The Jerusalem church addresses false teaching (chapter 15); Paul’s second missionary journey (chapters 16 and 17).



Acts 15 introduces to us continuing controversy surrounding the salvation of the Gentiles.  When Paul and Barnabas return to Antioch of Syria they are met by some false teachers who are disputing with and convincing the newly saved Gentiles that they must be circumcised to be saved.  Indeed, circumcision was a significant symbolic act under the Old Testament law, but through the blood of Jesus Christ, the law had been satisfied and circumcision was no longer necessary (Galatians 5:6).  Paul, seeing the gospel in jeopardy, begins “no small dissension and disputation” (15:2) with these false teachers.  Finally, it is determined that this question must be addressed by the apostles in Jerusalem. 


Peter weighs in with the point that whether Jew or Gentile all are saved by grace so “why tempt ye God, to put a yoke upon the neck of the disciples, which neither our fathers nor we were able to bear?” (15:10). James settles the dispute: “my sentence is, that we trouble not them, which from among the Gentiles are turned to God: But that we write unto them, that they abstain from pollutions of idols, and from fornication, and from things strangled, and from blood” (15:19, 20).  If the Gentiles are saved by grace, then why do they have to “abstain from meats offered to idols, and from blood, and from things strangled, and from fornication” (15:29) when none of those things is related to salvation or sanctification?  James answers the question in verse 21: “For Moses of old time hath in every city them that preach him, being read in the synagogues every sabbath day”.  These stipulations were placed upon the Gentiles in an effort to keep the door of faith open to the Jews.  Thi!

s is the same principle Paul followed in his ministry and described in 1 Corinthians 9:19-23 where he states, “unto the Jews I became as a Jew, that I might gain the Jews; to them that are under the law, as under the law, that I might gain them that are under the law . . . I am made all things to all men, that I might by all means save some.  And this I do for the gospel's sake”.  Paul, Barnabas, Judas and Silas deliver the letter to the church at Antioch and there is much rejoicing at the decision of the apostles.


In approximately 50 AD, Paul and Barnabas determine to revisit the cities where they had preached the gospel and planted churches, but they can’t agree on who should be their companions.  Even the heroes of our faith are carnal at times!  Barnabas takes his nephew, John Mark, who abandoned them on their first journey, and heads for Cyprus following the original route (15:39).  Paul selects Silas (also called Silvanus) and takes a new route through Syria and Cilicia (15:40, 41).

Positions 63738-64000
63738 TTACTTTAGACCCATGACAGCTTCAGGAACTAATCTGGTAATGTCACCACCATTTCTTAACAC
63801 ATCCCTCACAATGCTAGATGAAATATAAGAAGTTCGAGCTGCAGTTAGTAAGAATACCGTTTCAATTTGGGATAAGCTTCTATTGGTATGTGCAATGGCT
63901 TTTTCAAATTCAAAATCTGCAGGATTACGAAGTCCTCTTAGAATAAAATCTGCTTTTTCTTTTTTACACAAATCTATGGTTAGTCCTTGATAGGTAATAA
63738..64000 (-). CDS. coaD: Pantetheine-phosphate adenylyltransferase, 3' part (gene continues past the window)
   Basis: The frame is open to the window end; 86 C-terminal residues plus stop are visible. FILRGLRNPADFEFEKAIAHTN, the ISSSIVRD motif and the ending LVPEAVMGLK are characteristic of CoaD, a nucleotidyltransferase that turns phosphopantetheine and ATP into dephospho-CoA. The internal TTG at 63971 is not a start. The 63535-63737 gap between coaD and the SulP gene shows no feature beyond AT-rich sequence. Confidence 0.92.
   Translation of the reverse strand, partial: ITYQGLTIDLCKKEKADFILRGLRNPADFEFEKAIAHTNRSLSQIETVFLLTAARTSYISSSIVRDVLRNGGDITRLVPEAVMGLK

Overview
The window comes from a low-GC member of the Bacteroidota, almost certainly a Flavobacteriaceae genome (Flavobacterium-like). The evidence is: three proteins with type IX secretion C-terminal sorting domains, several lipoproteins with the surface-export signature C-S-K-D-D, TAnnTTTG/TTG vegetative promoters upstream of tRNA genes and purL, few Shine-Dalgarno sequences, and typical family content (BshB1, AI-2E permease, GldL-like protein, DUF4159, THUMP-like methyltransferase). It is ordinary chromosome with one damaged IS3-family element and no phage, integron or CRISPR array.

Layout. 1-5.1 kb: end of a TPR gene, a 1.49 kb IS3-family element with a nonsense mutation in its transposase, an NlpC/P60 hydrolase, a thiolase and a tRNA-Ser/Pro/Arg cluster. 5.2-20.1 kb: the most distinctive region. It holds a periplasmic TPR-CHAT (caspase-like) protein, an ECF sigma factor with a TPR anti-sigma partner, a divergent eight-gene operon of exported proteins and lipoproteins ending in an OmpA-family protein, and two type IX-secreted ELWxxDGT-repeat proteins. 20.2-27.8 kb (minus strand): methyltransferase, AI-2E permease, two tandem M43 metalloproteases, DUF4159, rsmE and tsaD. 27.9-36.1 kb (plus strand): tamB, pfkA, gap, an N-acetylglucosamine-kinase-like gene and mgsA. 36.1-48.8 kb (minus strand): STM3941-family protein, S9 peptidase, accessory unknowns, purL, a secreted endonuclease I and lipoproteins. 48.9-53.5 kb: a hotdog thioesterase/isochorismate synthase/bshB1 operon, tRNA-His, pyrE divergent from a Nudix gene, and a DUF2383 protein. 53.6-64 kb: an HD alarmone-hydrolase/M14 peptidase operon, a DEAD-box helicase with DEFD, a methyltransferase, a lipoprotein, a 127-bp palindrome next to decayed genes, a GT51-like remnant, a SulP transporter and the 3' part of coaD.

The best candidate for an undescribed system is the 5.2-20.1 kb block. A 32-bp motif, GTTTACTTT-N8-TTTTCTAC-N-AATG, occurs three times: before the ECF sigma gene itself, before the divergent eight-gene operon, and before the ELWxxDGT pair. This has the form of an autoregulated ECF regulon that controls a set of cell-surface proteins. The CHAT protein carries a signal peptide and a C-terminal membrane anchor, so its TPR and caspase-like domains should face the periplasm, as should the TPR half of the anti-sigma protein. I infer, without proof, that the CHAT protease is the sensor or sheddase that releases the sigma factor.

Chapter 16 opens with Paul and Silas arriving in the neighboring cities of Derbe and Lystra.  Paul is impressed by a young disciple named Timotheus (Timothy) who has a remarkable testimony in his hometown, Lystra and another city, Iconium (16:2).  Paul invites Timothy to join him and Silas on this second journey but determines that Timothy must first be circumcised since he is half Jewish (16:1,3).  Timothy was circumcised not as part of his salvation or sanctification, but in preparation for preaching the gospel to the Jews (I Corinthians 9:19-23).  After passing through Phrygia and Galatia (16:6), Paul’s team is “forbidden of the Holy Ghost” to go anywhere but Macedonia.  Once the team lands at Philippi, a chief city of Macedonia, we discover exactly why God wanted them there: He had arranged divine appointments with lost souls like Lydia and her family (16:14), a young girl possessed by a demon (16:16-18), the Philippian jailer and his family (16:30-34), Jews and Gentiles!

 in Thessalonica and Berea (17:1-4,10-12) and Dionysius, Damaris and others in Athens (17:34).  Proverbs 16:9 declares, “A man's heart deviseth his way: but the LORD directeth his steps”.  Paul’s heart was leading him to Asia and Bithynia, but God directed his steps to Macedonia.  Imagine the consequences if Paul had been stiffnecked, insisted upon his own plans and strategy, and forced his way into Asia and Bithynia and neglected Macedonia?  He would have missed God’s supernatural orchestration of events and those listed above may have entered eternity in the flames of hell.  Has God put obstacles, hindrances or roadblocks in the path of your plans?  Don’t be stiffnecked; trust the Lord.  Brethren, let the Lord direct your steps.